As it turns out, the Pens have some minor salary juggling to do to get ready for the season. They put center Jordan Staal on the injured non-roster list because he didn’t participate in training camp and placed prospects Alex Grant and Casey Pierro-Zabotel on injured reserve.
The injured non-roster list is something relatively new to us (or we’re totally ignorant on the Collective Bargaining Agreement) and Bryan Reynolds of Hockey Wilderness figured out what that means when discussing Wild forward James Sheppard. You can apply the same stuff to Jordan Staal in this case. In short, Staal being on the injured non-roster list doesn’t give the Penguins relief from his cap hit.
Lost in the jumble there somehow the Penguins are perilously close to or over the salary cap with the 23 active players they’ve got on the roster and Tangradi is one of the few players they could send to the minor leagues without going through waivers.
Until the Penguins can get Jordan Staal on the LTIR or have Grant or Pierro-Zabotel medically cleared, this awkward set up will hold up. In the meantime, Tangradi waits for the paperwork shuffle to be completed so he can rejoin the Penguins. It wouldn’t be shocking to see this hurdle cleared quickly and Tangradi suits up for the Penguins sooner than not, perhaps even tomorrow night against Philadelphia. For now, file this one away as something goofy that happens when trying to appease the gods of the salary cap.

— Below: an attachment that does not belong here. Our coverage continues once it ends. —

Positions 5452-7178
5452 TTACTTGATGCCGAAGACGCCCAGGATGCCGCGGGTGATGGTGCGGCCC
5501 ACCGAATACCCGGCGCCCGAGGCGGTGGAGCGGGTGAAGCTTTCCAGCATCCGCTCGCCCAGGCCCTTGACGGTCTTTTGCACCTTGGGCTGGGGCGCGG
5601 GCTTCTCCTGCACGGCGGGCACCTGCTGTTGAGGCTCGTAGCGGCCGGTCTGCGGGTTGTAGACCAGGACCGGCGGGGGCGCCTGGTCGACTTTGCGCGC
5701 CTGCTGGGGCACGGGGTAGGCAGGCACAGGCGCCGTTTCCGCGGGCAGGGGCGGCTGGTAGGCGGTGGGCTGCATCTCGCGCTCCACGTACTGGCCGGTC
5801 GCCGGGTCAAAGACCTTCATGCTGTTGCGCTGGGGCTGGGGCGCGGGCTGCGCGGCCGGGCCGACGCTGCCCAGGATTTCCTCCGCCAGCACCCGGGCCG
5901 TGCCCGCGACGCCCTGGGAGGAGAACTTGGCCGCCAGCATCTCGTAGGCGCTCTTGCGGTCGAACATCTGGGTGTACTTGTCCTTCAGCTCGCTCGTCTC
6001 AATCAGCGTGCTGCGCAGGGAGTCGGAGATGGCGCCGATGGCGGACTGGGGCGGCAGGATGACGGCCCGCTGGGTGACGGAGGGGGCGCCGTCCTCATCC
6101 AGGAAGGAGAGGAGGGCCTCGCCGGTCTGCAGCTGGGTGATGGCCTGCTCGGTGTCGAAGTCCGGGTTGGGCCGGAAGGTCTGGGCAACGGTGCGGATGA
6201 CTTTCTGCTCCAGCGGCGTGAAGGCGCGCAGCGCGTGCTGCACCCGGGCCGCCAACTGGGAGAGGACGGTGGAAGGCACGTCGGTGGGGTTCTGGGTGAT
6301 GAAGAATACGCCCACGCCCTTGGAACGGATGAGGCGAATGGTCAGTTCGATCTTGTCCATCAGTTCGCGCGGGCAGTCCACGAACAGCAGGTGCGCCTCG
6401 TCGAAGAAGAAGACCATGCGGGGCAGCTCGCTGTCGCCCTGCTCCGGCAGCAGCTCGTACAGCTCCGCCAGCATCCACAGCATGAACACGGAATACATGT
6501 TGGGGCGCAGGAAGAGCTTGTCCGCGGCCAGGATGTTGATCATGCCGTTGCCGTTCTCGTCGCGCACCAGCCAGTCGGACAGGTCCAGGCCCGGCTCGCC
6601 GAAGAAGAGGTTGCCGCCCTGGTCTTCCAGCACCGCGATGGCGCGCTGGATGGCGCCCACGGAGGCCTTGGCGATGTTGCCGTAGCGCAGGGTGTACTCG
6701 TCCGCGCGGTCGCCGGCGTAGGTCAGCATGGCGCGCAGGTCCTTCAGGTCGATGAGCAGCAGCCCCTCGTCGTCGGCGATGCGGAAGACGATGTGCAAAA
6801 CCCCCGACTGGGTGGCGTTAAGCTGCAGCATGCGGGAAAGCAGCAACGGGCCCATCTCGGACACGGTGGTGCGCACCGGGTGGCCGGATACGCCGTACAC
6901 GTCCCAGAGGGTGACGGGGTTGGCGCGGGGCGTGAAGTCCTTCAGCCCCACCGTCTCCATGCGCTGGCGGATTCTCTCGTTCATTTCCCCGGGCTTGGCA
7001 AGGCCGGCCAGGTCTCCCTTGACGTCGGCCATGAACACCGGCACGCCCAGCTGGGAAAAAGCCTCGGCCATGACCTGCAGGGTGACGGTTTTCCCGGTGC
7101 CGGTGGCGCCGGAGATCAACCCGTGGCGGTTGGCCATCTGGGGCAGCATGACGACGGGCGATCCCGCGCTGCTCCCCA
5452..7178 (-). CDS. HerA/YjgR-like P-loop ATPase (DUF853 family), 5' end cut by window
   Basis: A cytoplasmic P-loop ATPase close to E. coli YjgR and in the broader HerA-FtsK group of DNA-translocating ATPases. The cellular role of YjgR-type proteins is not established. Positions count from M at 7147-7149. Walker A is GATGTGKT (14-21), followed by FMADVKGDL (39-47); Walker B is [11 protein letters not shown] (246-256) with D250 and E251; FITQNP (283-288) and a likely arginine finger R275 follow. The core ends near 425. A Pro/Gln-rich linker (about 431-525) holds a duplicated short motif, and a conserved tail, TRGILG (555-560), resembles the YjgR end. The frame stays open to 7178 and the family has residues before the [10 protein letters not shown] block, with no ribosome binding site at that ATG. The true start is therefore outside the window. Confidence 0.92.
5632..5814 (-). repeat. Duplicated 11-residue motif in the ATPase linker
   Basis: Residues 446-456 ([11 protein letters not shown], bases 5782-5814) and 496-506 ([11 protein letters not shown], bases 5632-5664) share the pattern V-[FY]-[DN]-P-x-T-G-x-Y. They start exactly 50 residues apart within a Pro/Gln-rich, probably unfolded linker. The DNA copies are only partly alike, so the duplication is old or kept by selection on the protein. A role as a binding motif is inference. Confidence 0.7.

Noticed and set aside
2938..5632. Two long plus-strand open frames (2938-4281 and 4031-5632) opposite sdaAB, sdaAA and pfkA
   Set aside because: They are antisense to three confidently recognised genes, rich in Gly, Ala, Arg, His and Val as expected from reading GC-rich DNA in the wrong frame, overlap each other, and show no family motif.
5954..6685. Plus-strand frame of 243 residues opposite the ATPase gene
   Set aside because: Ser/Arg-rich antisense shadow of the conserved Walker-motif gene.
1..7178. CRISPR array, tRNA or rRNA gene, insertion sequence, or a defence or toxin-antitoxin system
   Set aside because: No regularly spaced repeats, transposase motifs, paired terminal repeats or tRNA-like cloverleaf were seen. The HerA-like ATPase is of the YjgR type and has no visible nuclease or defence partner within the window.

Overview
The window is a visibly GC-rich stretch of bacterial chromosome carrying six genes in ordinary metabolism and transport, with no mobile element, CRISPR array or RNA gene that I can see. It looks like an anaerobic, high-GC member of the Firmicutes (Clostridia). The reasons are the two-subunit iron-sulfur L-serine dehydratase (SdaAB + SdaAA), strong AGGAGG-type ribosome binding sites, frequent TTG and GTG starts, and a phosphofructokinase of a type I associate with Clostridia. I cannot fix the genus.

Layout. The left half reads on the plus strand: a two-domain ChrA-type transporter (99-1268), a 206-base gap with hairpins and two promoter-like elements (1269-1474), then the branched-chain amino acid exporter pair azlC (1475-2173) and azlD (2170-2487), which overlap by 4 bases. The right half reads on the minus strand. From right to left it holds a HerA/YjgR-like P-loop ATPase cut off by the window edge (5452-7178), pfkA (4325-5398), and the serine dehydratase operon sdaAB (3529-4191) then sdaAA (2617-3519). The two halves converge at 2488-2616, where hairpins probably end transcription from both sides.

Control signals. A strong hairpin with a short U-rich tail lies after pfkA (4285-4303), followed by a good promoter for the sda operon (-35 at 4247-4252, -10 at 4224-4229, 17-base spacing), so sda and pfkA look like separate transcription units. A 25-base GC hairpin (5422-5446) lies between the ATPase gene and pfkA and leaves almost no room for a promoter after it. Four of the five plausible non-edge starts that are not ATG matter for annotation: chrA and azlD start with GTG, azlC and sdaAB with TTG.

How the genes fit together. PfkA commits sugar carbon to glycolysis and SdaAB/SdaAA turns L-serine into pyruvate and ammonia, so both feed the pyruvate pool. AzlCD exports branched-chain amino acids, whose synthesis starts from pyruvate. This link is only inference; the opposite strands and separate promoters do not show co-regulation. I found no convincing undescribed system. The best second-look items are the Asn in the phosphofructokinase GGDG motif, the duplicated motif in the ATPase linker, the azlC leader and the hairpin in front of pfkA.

Dubinsky won’t change, and he won’t go easy on Crosby
“Nope,” Dubinsky said. “You know, I’ve played the same way my whole career and I’m not going to change. The next time I have an opportunity to play (Crosby), I’m going to play him hard.”
In case you’re wondering, that next opportunity comes on Dec. 21 in Pittsburgh, assuming that both players are healthy and not suspended.
One can understand Dubinsky’s perspective, although such honesty would be that much more interesting if there’s another incident with Crosby. His initial reaction to the hit was interestingly candid, admitting that his “stick rode up” on his adversary.
Would that stance – which, from a harsher view, might seem flippant to Dubinsky’s critics – open the door for a bigger future bit of a discipline?
Maybe, maybe not … but at least his comments aren’t as inflammatory as what John Tortorella said (at least on the record).
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